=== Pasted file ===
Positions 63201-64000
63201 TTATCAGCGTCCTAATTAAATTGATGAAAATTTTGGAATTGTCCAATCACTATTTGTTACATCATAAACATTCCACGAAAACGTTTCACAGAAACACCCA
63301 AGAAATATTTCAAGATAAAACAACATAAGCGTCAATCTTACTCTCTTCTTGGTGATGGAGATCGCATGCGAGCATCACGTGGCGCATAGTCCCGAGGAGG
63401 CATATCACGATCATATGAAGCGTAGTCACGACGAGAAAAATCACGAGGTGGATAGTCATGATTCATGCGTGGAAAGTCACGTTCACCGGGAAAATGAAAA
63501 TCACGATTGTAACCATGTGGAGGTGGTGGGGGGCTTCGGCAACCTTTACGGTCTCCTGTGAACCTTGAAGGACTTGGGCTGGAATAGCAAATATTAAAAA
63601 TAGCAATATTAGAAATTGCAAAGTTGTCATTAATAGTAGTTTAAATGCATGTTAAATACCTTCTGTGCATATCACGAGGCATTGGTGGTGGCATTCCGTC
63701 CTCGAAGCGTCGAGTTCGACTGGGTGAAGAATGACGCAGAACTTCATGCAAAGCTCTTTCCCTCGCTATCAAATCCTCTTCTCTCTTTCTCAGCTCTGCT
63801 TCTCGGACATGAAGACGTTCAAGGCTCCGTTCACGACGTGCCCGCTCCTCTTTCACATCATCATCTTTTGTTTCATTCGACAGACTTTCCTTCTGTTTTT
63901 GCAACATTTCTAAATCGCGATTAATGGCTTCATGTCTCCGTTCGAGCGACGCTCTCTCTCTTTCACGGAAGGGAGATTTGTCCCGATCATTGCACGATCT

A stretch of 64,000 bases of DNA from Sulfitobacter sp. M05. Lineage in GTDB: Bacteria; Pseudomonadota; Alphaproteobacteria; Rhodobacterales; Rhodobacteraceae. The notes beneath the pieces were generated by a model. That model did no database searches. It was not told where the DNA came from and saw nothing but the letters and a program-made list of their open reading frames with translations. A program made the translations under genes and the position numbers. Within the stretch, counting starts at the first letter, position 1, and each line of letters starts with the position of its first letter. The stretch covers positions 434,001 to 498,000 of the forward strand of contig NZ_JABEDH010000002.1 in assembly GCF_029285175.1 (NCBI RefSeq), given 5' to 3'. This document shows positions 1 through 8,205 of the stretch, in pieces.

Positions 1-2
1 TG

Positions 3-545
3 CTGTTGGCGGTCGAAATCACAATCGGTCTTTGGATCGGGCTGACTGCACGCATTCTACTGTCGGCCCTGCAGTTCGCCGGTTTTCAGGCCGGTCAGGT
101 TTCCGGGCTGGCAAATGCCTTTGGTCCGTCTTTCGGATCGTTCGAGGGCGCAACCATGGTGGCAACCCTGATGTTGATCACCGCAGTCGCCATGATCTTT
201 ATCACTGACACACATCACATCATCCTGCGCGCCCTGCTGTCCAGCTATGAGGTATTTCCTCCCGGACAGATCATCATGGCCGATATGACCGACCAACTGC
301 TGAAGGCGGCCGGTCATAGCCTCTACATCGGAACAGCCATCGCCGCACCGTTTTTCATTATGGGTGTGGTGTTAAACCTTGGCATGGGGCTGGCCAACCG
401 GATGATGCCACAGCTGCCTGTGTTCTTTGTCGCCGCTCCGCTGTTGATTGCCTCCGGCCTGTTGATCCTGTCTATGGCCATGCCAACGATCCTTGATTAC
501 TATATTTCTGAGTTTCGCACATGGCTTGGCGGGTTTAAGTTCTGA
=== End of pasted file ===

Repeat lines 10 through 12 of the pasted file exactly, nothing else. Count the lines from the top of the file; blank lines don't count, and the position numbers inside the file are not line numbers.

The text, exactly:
A stretch of 64,000 bases of DNA from Sulfitobacter sp. M05. Lineage in GTDB: Bacteria; Pseudomonadota; Alphaproteobacteria; Rhodobacterales; Rhodobacteraceae. The notes beneath the pieces were generated by a model. That model did no database searches. It was not told where the DNA came from and saw nothing but the letters and a program-made list of their open reading frames with translations. A program made the translations under genes and the position numbers. Within the stretch, counting starts at the first letter, position 1, and each line of letters starts with the position of its first letter. The stretch covers positions 434,001 to 498,000 of the forward strand of contig NZ_JABEDH010000002.1 in assembly GCF_029285175.1 (NCBI RefSeq), given 5' to 3'. This document shows positions 1 through 8,205 of the stretch, in pieces.

Positions 1-2
1 TG